Life's lessons can be learned from a lowly fruit
By Debra LoGuercio
©Copyright 2003, Debra LoGuercio, all rights reserved
You could learn a lot about life from a pomegranate.
Some folks are so intimidated by their thick, hard rinds and layers of bitter membranes, let alone all the effort required to get a few of those tart, sweet kernels into their mouths, that they forego them altogether.
Big mistake. That's your first pomegranate life lesson: if you avoid challenges, you'll miss some very sweet rewards.
Other folks just don't like the messiness of pomegranates, from the drippy red juice to the little red kernels spraying every which way when you break apart the segments. That's just silly. Life's messy. It's not a sterile operating room, it's a big patch of mud. It's meant to be jumped into feet first. Make a splash. Get dirty. It's so much easier to laugh when you're romping knee-deep through life.
Now, somewhere out there is a pomegranate expert who'll insist on the "right" way to eat a pomegranate. I'm going to share with you the "only" way to eat one.
First off, it helps to be of the age when you don't really care what anyone thinks about your appearance - when leaving the house without brushing your teeth or hair, and wearing purple striped shorts, a green plaid flannel shirt and cowboy boots doesn't bother you one bit.
This stage of life ends at around 10 and returns when you have grandchildren of the same age. If you fall somewhere in between, you'll have to drum up that inner child of yours (the one who wouldn't mind romping knee-deep in mud) and grab yourself a pomegranate if you want to learn how to live joyfully.
This is the time of year when pomegranates are at their peak. If you don't take the opportunity to enjoy them now, they'll be gone in a flash. Herein, is another of life's truths: it is brief and transient, and you have to seize the moment before it goes by. Once it's gone, it's gone.
The best way to enjoy a pomegranate is straight off the bush. Get yours into the ground now. Pomegranate bushes start producing quickly, and they're amazingly prolific. Mine has only been in the ground for three years and is already producing more pomegranates than my daughter and I will be able to consume in one season.
If you have a bush, get out there and find the biggest, fattest pomegranate you can see. You'll probably have to battle with some ants and an earwig or two to get your hands on it, but it's worth it. Lacking a bush, you can find pomegranates in the market or better yet, a local farmer's market.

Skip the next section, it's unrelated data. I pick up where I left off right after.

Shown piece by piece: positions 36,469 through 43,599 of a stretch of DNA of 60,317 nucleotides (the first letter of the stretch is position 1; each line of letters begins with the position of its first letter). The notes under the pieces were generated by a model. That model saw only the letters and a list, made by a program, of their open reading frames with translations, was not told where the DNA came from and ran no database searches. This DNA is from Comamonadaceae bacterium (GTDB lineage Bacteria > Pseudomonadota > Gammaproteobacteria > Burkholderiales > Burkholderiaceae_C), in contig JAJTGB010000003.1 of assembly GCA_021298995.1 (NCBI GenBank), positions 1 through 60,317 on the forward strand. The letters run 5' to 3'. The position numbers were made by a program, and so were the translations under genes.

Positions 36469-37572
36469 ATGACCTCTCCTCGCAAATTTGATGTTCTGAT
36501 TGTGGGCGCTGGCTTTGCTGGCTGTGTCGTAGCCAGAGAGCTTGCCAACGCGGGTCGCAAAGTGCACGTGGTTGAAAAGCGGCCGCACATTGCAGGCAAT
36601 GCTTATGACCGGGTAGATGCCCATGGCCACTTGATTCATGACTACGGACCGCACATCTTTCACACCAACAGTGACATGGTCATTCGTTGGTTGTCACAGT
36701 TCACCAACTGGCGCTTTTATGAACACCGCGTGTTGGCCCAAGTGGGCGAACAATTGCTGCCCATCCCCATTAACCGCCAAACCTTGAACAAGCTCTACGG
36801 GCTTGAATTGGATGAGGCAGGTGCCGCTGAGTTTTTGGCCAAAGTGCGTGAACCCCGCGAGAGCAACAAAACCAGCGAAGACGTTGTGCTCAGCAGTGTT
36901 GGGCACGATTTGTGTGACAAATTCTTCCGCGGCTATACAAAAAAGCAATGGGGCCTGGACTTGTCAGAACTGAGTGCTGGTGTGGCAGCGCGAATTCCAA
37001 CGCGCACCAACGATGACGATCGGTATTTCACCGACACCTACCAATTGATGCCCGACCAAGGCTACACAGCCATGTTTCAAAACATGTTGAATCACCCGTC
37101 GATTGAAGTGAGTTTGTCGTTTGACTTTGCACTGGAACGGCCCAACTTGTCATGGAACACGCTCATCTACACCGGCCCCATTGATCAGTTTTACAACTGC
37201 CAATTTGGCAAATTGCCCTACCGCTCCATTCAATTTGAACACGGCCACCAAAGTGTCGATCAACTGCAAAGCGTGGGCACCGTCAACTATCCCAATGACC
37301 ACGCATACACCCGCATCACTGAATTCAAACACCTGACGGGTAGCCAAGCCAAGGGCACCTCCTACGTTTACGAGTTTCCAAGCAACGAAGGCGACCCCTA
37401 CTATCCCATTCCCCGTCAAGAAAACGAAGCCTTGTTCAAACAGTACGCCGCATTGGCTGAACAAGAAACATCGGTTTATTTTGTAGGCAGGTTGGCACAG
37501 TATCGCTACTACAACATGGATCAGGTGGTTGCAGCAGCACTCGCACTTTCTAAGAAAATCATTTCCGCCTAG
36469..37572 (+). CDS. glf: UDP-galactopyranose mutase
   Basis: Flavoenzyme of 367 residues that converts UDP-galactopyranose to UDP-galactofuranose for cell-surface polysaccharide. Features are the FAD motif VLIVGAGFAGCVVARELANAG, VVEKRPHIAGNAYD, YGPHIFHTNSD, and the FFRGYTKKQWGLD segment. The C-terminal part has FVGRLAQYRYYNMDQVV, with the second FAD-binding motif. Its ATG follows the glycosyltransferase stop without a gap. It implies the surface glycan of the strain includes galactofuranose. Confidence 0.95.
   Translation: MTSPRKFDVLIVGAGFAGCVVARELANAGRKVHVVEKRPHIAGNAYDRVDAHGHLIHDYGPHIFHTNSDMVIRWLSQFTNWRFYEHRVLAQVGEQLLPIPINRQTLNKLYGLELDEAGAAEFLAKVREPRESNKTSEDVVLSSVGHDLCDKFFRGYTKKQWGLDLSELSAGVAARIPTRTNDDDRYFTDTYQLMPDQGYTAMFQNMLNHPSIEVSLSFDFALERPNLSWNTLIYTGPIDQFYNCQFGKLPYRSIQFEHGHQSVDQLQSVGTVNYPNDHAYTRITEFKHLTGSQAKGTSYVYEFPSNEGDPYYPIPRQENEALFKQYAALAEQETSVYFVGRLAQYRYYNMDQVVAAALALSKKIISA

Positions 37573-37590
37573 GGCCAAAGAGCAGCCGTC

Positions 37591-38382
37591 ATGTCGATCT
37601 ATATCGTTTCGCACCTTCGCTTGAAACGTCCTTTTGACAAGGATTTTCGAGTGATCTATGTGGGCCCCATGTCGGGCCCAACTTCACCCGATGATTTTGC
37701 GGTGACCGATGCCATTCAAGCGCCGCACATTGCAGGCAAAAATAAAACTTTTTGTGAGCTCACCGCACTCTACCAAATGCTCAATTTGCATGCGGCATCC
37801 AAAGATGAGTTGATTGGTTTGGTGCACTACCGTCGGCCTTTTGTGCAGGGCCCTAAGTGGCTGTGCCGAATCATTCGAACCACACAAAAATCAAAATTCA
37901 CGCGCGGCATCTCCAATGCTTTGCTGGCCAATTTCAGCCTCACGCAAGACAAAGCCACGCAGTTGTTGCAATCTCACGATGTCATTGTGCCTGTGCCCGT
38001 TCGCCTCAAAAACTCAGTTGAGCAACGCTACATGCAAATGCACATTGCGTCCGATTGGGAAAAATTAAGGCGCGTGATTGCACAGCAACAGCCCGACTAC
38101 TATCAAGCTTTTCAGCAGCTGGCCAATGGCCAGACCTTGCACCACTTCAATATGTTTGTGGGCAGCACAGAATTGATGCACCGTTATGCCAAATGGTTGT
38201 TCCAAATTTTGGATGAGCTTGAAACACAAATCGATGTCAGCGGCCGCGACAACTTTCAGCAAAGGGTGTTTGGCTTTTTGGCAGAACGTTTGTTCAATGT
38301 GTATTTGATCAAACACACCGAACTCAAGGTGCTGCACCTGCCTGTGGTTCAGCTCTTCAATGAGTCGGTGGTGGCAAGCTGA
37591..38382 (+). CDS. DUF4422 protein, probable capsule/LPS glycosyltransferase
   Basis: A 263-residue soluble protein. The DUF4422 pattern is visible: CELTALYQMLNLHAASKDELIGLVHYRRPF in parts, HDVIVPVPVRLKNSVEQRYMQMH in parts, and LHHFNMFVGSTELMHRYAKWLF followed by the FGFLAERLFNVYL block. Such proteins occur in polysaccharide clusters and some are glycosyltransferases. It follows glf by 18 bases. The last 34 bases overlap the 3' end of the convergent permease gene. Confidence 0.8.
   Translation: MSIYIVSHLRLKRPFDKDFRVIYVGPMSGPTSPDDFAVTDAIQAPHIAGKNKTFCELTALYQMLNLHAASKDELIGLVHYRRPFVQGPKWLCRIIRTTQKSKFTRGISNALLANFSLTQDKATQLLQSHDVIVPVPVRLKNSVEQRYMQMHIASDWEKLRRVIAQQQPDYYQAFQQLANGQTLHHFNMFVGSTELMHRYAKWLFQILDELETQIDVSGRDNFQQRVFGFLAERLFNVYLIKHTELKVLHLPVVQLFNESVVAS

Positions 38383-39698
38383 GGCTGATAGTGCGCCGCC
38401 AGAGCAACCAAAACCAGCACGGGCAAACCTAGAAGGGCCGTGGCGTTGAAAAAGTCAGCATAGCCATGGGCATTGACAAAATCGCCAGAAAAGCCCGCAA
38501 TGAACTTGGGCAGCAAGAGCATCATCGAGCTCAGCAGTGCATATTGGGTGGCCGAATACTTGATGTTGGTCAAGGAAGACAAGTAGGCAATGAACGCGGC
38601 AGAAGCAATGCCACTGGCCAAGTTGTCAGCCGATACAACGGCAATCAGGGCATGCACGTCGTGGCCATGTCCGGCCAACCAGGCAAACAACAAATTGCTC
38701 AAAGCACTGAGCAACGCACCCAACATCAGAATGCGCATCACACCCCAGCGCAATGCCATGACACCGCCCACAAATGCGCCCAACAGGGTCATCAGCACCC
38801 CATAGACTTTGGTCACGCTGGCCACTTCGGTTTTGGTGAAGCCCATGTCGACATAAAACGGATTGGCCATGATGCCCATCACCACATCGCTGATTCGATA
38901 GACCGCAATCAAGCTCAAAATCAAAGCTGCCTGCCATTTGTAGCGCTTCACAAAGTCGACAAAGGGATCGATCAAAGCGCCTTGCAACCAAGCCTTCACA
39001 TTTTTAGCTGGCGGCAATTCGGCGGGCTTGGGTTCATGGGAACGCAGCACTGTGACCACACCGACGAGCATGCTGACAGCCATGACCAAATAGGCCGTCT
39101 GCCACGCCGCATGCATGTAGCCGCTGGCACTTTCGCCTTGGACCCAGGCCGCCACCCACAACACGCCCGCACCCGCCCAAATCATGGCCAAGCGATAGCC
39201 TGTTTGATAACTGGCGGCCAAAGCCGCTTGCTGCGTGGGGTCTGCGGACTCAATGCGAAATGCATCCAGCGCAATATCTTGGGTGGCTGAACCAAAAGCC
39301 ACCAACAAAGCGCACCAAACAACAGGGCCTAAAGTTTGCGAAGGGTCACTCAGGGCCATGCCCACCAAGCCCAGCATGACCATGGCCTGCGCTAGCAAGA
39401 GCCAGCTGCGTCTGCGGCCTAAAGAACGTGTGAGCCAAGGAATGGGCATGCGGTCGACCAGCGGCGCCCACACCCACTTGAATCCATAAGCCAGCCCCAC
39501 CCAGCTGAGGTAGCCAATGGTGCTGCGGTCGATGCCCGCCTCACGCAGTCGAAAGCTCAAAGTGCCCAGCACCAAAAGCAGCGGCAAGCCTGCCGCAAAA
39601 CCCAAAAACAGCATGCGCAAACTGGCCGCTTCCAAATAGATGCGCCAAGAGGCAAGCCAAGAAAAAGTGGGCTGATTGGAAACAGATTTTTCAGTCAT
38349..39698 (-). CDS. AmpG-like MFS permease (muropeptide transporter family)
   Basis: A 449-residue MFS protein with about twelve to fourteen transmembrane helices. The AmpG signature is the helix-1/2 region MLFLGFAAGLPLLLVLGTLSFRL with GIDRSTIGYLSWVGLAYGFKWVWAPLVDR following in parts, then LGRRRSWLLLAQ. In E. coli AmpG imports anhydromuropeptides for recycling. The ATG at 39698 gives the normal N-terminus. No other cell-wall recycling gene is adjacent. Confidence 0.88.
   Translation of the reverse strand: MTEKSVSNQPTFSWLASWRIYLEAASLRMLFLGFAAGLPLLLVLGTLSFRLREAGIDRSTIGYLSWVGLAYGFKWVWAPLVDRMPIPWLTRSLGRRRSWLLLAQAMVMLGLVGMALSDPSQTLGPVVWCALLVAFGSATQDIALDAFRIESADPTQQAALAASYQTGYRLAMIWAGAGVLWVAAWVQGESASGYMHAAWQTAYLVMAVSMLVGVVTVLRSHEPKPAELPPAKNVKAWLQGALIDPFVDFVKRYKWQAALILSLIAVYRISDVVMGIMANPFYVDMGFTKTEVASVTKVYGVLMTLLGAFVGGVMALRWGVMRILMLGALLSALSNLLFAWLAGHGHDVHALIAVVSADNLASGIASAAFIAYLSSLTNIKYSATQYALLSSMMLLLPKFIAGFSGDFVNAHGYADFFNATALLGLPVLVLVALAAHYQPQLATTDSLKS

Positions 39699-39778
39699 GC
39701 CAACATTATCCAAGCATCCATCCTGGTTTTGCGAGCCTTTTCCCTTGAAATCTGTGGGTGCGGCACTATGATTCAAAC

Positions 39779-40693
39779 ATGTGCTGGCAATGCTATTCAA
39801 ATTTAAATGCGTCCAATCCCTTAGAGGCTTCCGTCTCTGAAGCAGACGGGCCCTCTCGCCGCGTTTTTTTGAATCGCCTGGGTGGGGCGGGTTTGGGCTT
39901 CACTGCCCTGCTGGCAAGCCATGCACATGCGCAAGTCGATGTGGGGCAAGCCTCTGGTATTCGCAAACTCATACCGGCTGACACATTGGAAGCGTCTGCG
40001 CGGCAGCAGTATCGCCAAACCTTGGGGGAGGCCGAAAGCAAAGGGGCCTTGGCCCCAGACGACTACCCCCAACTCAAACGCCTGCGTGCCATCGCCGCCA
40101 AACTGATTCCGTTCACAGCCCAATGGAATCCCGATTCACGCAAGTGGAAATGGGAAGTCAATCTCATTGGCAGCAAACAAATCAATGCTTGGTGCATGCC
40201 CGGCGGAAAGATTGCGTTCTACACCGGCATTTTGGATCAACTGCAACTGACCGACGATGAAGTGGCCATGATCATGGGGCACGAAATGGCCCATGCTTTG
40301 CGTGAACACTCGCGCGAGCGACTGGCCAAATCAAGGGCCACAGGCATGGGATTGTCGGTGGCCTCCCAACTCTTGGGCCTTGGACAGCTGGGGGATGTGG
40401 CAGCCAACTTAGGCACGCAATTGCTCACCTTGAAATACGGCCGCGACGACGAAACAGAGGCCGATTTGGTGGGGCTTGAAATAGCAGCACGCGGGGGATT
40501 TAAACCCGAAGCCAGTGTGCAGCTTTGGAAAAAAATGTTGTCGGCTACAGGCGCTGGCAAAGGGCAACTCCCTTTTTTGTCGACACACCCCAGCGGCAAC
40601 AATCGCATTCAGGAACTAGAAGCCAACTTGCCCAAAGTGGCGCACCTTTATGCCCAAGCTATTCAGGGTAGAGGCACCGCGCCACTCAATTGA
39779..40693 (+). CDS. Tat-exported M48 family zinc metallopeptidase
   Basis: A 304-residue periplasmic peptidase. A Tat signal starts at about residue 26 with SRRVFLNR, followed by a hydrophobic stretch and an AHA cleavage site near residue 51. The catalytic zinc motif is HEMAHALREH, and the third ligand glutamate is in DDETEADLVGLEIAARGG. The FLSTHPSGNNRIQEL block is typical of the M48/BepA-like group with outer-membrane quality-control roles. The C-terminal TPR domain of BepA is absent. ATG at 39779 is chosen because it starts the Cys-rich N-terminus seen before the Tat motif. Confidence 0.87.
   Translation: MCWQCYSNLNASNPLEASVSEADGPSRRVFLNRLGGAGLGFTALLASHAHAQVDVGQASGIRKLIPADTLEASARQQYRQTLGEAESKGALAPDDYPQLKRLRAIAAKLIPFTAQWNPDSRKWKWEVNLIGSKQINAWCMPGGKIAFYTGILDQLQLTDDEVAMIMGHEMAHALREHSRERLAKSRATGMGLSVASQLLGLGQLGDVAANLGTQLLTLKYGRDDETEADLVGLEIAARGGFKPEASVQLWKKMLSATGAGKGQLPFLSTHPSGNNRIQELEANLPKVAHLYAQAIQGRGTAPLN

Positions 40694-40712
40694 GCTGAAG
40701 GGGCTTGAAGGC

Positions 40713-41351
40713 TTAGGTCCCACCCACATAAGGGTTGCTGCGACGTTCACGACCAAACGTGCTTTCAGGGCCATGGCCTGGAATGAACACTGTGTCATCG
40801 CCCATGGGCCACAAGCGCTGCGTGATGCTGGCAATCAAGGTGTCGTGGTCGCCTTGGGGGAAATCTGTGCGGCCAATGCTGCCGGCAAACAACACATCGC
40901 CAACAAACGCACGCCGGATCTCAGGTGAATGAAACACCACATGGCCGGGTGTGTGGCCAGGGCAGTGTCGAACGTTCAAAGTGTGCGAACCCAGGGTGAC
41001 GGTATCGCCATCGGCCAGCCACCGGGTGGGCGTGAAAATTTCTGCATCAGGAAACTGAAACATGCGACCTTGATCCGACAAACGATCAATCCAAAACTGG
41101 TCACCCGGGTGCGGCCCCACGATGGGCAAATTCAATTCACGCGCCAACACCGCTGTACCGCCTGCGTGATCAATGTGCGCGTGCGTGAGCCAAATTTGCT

Now that you've selected your tasty treat, this is where the "right way" people part from the "only way" people. "Right way" people fuss over their fruit, neatly cutting the pomegranate into sections, carefully spreading the segments, peeling away the membranes, gingerly biting into the luscious red honeycombs piece by piece, trying not to waste a single kernel.
Meanwhile, the "only way" people are already looking for a second helping. They've discovered the fastest way to the biggest payoff: Chuck that pomegranate as hard as you can on the ground, preferably concrete, and when it cracks open, grab those broken segments and sink your teeth in. There's a trick to getting the kernels off though -- you have to angle your teeth and scrape them into your mouth. With a little practice, they fall right in.
Don't fuss over every little kernel that gets left behind. You'll make yourself crazy trying to get them all. Just get as many of them into your mouth as you can and move on. What better life lesson is there than that: You can't possibly experience every single thing there is to experience. The best you can do is experience as many things as you can, and don't waste your energy bemoaning what you missed. You can't change those things, so set your eyes forward and enjoy the experiences that come next.
Next pomegranate please.
Oh, the memories this unappreciated fruit holds for me. Back when I was a kid, when germs didn't seem as big a deal as they do today, we'd sit out by our barn (see apparel, above) on a bale of hay, biting into an orb of those red jewels, bright crimson juice running down our chins and forearms, forming scarlet tracks in the dust that comes from spending a day on horseback.
The sky was blue, the sun was warm, you could hear the horses munching alfalfa in the stall and, quite frankly, life just doesn't get much better than that. It didn't matter that the bottom of our boots were caked with horse manure or that the flies were pestering us. Enjoying those tart, sweet pomegranates consumed our attention.
Which brings us to the last of a pomegranate's life lesson: Focus on the sweet rather than the stinky. Do that and you just won't care what life sticks to the bottom of your boots.